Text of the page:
When it comes to the back end of a bullpen, it doesn’t get much better than the New York Yankees pair of Dellin Betances and Aroldis Chapman. There are some other great set-up man-closer combos in the major leagues as well, including the Cleveland Indians with Andrew Miller and Cody Allen. But you don’t have to turn on the television or head out to Yankee Stadium to watch a pair of bullpen arms that are the class of their league.
You just have to head out to New Britain Stadium.
The best back-end tandem in the Atlantic League, and perhaps the history of the league altogether, wear New Britain Bees uniforms.
If you follow baseball, you know the names Joe Beimel and Brandon League, who have combined for 24 seasons in Major League Baseball. Beimel is the Bees’ closer this season, while League is the team’s primary set-up man.
Just imagine facing that one-two punch trailing by a run in the eighth and ninth innings. The intimidation factor is off the charts, especially in a league where many players have never reached the majors, let alone Triple- or Double-A.
“It’s a great feeling,” Bees manager Stan Cliburn said. “Both those guys, from what I’ve seen, are going to be great for us.”
This past Saturday, the York Revolution got to see the duo first hand, as League and Beimel shut the door on a 3-2 win. League loaded the bases in the eighth, and didn’t hesitate to escape the jam unscathed. Beimel allowed a hit in the ninth, but the most important number was 0, as in zero runs in the final two innings, resulting in a Bees win.
“I think it’s awesome,” Bees catcher James Skelton said of the duo. “Both those guys have plenty of time in the big leagues and doing it at that level and coming down here to further their careers to get back to the big leagues is awesome. It’s going to help out a lot of guys in the bullpen - we are young down there. They’re going to be a big help. Obviously our job is to get them back into affiliated ball and I don’t think they’ll be here very long.”
Beimel is a veteran of 13 Major League seasons, spanning time with the Los Angeles Dodgers, Pittsburgh Pirates, Washington Nationals, Seattle Mariners and Colorado Rockies. When it comes to big-game experience, especially in the Atlantic League, it doesn’t get any more extensive than what Beimel brings to the Bees’ staff.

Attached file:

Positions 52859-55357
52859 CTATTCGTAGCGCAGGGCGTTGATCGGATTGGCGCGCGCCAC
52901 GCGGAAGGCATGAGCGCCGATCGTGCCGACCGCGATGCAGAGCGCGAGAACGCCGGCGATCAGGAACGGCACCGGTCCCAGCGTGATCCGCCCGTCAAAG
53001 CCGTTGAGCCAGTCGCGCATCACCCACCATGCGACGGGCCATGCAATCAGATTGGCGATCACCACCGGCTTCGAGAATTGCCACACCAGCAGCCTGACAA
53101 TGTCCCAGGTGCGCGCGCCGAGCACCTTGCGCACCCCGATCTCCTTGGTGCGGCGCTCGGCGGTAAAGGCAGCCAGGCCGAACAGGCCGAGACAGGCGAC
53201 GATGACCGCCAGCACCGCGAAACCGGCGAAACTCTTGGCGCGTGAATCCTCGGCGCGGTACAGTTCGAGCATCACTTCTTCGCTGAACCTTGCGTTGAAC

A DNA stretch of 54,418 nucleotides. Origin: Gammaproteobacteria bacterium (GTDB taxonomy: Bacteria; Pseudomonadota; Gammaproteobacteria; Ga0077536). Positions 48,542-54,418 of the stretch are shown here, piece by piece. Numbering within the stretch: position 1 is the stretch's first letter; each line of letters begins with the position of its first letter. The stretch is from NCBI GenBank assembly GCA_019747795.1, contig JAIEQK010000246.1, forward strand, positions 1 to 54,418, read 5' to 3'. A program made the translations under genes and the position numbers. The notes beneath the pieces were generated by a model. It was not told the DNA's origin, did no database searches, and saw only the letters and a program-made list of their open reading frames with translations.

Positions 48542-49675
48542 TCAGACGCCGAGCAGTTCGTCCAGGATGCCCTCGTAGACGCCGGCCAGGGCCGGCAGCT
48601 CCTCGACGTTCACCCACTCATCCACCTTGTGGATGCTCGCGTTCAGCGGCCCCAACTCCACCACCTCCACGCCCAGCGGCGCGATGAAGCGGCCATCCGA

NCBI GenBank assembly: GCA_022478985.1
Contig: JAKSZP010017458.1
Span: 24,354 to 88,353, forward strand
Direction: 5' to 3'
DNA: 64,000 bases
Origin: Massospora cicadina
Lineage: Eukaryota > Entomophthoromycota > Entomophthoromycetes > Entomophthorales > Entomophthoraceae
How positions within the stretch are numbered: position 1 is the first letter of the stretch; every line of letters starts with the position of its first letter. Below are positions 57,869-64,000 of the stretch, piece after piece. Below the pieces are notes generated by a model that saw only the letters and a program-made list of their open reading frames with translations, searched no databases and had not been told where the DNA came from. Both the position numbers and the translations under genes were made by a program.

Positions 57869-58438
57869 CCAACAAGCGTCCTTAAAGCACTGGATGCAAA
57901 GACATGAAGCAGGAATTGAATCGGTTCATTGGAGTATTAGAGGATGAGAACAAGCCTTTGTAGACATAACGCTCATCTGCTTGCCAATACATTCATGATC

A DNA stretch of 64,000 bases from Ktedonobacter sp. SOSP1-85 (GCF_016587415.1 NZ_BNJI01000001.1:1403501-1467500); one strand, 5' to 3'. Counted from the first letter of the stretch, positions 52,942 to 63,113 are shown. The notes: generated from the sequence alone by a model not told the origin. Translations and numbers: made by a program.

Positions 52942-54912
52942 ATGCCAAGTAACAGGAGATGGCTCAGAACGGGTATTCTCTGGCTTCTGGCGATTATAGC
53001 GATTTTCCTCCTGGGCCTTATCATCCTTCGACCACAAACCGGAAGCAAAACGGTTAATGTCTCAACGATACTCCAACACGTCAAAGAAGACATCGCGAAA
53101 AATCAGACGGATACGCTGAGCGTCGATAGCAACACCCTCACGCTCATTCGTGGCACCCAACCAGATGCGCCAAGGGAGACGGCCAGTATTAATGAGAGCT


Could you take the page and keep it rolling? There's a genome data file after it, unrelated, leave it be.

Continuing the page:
With 676 career games and 680 innings logged against big league hitters, nothing will likely shake Beimel when he enters a game with a lead in the ninth. But closing games will be something new, as he has just five career saves on his resume. It doesn’t take a baseball genius, however, to realize Beimel is the clear choice to close games for Cliburn this year.
Plus, with a motivated Beimel on the mound, determined to get one last opportunity to pitch in Major League Baseball, he just might have the same intimidation factor Mariano Rivera was famous for coming out of the bullpen.
“I think we’ve been around a little bit and we’ve probably been in every single situation there is to be in a game, whether that’s pitching early in a game, late in a game or closing it out, whatever, and I think you’ll see two guys that won’t panic,” Beimel said of himself and League. “[League] had bases loaded, one out [on Saturday] and got out of it. He’s done it plenty of times in his career and I feel like I’m kind of the same way to where we’re not going to get overwhelmed in a situation.”
League has plenty of Major League experience as well, logging 11 seasons with the Toronto Blue Jays, Dodgers and Mariners. League has 74 career saves, including 37 alone in 2011, where he was an All-Star, pitching to a 2.79 ERA. He was in the news the following season when he was traded to the Dodgers and finished the combined season with 15 saves. He had a 14-save season the following year and remained with Los Angeles for another year before playing in the minor leagues in 2015.
Now in the Atlantic League, League has already proven he won’t have many nerves when entering a game in the seventh or eighth inning in pressure situations. Like Beimel, the experience level of League in big-game situations is immeasurable.
“I think experience always has benefits, and the longer you’re in the game, the more you experience different situations and different scenarios,” League said, “and more times than not you look back and a situation helps you with, ‘OK, why did you have that outcome,’ and what adjustments to make along the way. But also with that experience comes the responsibility of helping the young guys that don’t have that experience that we do and answering questions or giving advice when they ask for it.”
In the opposing dugout, the advice of how to face the Bees’ set-up man and closer duo might not be there, as there isn’t much to say except to hope for the best in the final innings of a game.
And if the back-end of the Bees bullpen wasn’t good enough already, if and when Beimel needs a day off, League can step in and close as well, which is a huge advantage the Bees have over other teams in the Atlantic League.
It would have been a surprise if Beimel didn’t have a big role with the Bees, and now with the signing of League just before the season, the back-end of the bullpen could be darn near unhittable.
That is, as long as they remain on the club, as the better they are, the more likely they are picked up by an affiliated club. Which makes it even more timely to get out to the ballpark to watch the pair intimidate and dominate hitters.
Beimel and League, the Chapman and Betances of the Atlantic League.
Brad Carroll is Managing Editor of the New Britain Herald. David Glovach contributed to this story